Critical Theory in communication is most often cited in reference to philosophy with assosciations which have the intent to find underlying intentions and effects of a media. These effects could be in the communication of government, advertising, propaganda, culture, or technology. Presently, a combined philosophical approach has been the foremost idea bracing the theory which was introduced by Habermas called "pluralism" which combined the practical and theoretical approaches and argued that
"Habermas accepts that various theories and methods each have “a relative legitimacy.” Indeed, like Dewey he goes so far as to argue that the logic of social explanation is pluralistic and elides the “apparatus of general theories.” In the absence of any such general theories, the most fruitful approach to social scientific knowledge is to bring all the various methods and theories into relation to each other: “Whereas the natural and the cultural or hermeneutic sciences are capable of living in mutually indifferent, albeit more hostile than peaceful coexistence, the social sciences must bear the tension of divergent approaches under one roof …” (Habermas 1988, 3). In The Theory of Communicative Action, Habermas casts critical social theory in a similar pluralistic, yet unifying way. In discussing various accounts of societal modernization, for example, Habermas argues that the main existing theories have their own “particular legitimacy” as developed lines of empirical research, and that Critical Theory takes on the task of critically unifying the various theories and their heterogeneous methods and presuppositions. “Critical Theory does not relate to established lines of research as a competitor; rather, starting from its concept of the rise of modern societies, it attempts to explain the specific limitations and relative rights of those approaches” (Habermas 1987, 375)."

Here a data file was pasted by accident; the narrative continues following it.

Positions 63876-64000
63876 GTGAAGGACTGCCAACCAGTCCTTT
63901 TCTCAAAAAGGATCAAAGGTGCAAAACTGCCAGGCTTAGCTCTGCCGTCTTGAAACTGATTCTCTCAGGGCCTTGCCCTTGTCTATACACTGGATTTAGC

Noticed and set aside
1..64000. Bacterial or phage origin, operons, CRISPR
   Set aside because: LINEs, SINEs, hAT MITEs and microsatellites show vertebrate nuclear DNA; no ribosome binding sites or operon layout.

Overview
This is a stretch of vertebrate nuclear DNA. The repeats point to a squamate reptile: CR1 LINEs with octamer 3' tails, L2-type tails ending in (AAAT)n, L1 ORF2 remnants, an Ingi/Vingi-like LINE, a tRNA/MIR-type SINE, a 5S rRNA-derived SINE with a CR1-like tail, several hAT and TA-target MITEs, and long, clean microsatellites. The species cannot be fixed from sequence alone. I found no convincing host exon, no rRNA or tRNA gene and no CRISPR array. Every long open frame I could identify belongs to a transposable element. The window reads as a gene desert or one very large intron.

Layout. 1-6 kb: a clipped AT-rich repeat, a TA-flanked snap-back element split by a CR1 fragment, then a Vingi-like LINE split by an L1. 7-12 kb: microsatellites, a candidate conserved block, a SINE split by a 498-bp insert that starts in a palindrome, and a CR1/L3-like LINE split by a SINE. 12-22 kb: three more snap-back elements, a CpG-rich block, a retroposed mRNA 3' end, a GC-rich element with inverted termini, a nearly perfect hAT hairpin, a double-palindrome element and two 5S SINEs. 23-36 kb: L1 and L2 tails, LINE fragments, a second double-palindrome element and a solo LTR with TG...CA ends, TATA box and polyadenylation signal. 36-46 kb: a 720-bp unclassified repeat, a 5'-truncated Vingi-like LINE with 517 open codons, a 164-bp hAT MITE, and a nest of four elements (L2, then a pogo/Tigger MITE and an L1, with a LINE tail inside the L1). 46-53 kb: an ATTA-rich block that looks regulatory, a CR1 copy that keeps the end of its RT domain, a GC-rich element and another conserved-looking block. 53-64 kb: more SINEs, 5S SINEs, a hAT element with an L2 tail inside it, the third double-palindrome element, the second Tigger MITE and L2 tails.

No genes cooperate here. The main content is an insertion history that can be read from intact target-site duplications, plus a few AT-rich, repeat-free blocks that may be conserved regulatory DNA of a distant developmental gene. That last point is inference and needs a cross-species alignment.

However, as Critical theory is applied to social structures, it takes on it's practical application and actually offers the users an opportunity to put it to use. Some of the questions a person using the critical theory may ask include
" What is a distinctively critical theory of globalization that aims at such a form of practical knowledge?
How might such a theory contribute to wishes and struggles of the age, now that such problematic situations are transnational and even global?
What normative standards can critics appeal to, if not those immanent in liberalism?

(But, this) criticism is thus not only based on the moral and cognitive distance created by relating and crossing various perspectives; it also has a practical goal. It seeks to expand each normative perspective in dialogical reflection and in this way make human beings more aware of the circumstances that restrict their freedom and inhibit the full, public use of their practical knowledge."